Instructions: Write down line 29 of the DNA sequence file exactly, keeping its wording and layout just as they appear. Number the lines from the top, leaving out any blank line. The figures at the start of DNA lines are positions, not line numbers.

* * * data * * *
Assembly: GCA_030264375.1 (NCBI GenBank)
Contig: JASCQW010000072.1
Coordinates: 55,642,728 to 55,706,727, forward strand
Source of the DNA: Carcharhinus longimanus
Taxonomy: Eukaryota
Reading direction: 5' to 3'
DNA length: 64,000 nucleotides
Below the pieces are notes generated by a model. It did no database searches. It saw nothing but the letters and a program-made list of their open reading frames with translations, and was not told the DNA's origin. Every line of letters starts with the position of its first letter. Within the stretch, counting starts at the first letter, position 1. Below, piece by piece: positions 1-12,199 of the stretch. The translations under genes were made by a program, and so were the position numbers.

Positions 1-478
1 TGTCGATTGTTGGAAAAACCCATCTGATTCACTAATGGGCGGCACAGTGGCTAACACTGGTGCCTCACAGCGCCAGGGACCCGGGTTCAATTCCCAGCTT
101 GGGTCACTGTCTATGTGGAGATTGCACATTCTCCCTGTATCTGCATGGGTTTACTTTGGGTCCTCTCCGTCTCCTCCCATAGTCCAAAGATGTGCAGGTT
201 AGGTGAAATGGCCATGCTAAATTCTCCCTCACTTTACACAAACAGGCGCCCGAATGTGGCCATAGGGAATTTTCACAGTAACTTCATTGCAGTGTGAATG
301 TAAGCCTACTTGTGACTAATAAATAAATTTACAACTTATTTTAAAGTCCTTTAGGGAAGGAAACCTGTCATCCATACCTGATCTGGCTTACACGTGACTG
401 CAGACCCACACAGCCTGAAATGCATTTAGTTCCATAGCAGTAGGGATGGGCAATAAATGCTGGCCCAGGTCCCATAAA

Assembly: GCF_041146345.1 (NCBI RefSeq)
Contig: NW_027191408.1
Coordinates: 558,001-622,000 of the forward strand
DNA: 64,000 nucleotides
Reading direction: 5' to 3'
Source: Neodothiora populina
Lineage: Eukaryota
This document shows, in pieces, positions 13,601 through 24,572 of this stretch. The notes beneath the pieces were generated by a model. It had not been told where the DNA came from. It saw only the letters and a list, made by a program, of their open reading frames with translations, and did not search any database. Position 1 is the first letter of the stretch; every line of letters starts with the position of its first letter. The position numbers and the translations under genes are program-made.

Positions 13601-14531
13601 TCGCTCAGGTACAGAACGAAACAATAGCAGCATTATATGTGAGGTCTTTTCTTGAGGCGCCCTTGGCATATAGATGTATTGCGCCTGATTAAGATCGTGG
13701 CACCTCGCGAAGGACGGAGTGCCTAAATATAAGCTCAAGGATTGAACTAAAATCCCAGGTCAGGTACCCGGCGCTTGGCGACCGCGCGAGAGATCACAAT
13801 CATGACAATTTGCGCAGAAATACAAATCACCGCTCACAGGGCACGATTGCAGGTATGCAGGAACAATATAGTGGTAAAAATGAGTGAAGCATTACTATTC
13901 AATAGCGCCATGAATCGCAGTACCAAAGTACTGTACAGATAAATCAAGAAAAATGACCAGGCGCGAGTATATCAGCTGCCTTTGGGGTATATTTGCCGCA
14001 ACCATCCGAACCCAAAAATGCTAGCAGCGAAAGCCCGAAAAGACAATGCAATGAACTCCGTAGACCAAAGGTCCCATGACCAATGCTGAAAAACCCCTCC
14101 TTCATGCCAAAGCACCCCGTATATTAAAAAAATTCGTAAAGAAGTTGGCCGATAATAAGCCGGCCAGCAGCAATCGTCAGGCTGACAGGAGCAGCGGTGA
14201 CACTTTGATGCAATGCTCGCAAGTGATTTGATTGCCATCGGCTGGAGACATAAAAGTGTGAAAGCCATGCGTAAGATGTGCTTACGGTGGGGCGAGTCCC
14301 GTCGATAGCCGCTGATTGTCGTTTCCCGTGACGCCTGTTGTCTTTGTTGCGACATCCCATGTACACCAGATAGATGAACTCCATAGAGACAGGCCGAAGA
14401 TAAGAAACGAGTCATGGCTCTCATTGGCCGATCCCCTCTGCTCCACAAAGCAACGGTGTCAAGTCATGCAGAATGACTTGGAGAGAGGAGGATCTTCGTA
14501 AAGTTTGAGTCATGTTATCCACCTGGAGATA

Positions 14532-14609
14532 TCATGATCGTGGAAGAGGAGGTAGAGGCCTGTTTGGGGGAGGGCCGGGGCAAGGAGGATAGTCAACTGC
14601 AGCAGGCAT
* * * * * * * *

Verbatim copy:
14101 TTCATGCCAAAGCACCCCGTATATTAAAAAAATTCGTAAAGAAGTTGGCCGATAATAAGCCGGCCAGCAGCAATCGTCAGGCTGACAGGAGCAGCGGTGA